This is one last post by EWG social media intern Akua, who wrapped up her internship here this month. We wish her the best of luck!
The Bureau of Land Management, an agency responsible for the management of federal public lands in the United States, has proposed a 10-year ban on oil drilling in the 430,000 acres north and east of the Teshekpuk Lake in the National Petroleum Reserve in Alaska. The region is home to many bird species as well as over half a million caribou during their migration period. While hailed as a win by many environmentalists, this celebration is somewhat obscuring a larger issue: The territory under protection holds about 800 million barrels of oil; the entire region holds an astounding 2.8 billion barrels of oil.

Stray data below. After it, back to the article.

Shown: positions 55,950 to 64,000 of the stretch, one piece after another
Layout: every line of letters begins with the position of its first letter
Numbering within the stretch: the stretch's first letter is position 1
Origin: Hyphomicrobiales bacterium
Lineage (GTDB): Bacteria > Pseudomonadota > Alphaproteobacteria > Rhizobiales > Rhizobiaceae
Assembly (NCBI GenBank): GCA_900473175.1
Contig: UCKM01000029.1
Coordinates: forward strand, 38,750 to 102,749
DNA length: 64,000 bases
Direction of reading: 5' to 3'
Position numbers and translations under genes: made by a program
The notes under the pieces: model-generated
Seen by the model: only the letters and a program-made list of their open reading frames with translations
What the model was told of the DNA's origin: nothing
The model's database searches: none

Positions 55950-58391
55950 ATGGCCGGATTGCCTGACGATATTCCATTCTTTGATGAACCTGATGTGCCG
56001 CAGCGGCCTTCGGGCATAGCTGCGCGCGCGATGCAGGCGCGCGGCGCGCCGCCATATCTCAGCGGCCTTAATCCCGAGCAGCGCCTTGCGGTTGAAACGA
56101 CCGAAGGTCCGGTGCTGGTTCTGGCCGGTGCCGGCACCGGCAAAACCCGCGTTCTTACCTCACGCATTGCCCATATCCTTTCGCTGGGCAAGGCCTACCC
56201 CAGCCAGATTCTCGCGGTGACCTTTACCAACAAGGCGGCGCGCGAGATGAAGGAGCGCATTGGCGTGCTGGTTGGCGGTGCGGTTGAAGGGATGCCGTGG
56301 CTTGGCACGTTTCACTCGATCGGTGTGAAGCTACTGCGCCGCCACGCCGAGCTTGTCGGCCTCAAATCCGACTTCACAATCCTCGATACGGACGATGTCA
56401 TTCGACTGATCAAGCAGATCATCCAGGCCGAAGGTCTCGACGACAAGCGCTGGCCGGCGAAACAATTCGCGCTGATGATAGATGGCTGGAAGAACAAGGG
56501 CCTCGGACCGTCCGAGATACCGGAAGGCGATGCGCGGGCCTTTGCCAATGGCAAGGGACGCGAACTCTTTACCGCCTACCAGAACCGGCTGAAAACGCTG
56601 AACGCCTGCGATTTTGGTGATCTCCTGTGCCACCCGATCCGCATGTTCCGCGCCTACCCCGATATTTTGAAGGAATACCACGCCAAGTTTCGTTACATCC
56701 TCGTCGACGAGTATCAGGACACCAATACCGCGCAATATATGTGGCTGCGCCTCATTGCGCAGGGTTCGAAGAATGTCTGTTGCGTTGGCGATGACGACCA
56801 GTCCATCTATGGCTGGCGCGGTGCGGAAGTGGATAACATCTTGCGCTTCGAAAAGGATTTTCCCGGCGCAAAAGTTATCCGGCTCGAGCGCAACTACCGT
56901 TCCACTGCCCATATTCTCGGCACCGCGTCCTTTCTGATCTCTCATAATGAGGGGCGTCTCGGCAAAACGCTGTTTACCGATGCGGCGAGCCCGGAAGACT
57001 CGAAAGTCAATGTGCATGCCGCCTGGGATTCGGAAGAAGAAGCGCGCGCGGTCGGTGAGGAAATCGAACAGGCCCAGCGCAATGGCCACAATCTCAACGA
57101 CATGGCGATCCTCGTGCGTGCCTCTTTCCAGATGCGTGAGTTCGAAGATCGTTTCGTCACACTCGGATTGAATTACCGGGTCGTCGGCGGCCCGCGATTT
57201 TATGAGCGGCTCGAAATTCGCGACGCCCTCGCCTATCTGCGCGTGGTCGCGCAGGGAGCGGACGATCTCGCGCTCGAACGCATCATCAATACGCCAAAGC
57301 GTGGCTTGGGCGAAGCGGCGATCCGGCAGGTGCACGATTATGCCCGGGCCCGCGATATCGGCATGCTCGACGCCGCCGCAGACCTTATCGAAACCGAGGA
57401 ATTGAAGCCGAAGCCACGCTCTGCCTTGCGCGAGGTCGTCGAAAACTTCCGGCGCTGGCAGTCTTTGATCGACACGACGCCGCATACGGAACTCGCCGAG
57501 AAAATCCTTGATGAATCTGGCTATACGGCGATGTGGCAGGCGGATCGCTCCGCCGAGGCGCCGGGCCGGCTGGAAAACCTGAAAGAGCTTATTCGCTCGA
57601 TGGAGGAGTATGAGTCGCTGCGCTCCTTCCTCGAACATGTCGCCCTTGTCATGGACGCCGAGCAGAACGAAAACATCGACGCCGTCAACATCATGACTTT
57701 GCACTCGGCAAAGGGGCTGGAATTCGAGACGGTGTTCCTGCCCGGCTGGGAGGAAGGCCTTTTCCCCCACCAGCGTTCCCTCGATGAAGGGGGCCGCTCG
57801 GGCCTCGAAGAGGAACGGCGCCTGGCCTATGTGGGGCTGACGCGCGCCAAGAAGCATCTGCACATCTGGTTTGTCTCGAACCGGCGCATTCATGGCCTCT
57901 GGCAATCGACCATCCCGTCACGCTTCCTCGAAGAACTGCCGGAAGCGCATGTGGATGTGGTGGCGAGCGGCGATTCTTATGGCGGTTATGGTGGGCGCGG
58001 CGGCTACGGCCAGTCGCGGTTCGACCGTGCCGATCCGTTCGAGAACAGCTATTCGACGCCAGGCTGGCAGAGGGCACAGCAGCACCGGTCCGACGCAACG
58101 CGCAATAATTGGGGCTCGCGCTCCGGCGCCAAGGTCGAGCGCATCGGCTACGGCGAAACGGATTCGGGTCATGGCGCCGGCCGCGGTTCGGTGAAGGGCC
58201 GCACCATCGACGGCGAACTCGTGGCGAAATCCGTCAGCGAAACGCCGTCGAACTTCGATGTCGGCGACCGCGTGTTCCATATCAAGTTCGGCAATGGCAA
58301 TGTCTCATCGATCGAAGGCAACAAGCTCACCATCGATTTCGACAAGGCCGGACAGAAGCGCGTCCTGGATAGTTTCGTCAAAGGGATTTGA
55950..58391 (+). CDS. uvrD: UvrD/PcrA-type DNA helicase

Essentially this means that while the most sensitive area in the region is being protected under a short-term ban, the proposal essentially opens up many more parts of Alaska for oil drilling. I was originally shocked by the Bush Administrationâ€™s sudden decision to embrace a conservation effort, but giving up this coveted piece of land appears to be more of a public relations move than one of genuine concern for the region. If you read the Bureau of Land Managementâ€™s official statement on the issue, we donâ€™t seem to be getting that great of a deal. The land being temporarily given up for conservation seems to be just crumbs from a banquet in comparison to the amount of oil that will be made available to companies to lease through the deal.
Also, the ban on mining in the 430,000 acres is only for 10 years -- after which it becomes possible for companies to lease the area for drilling. If the bureau were truly motivated by a desire to conserve the area and protect the Teshekpuk Lake it would turn this ban into law.
Photo: Tern Lake, Alaska by Anita Gould.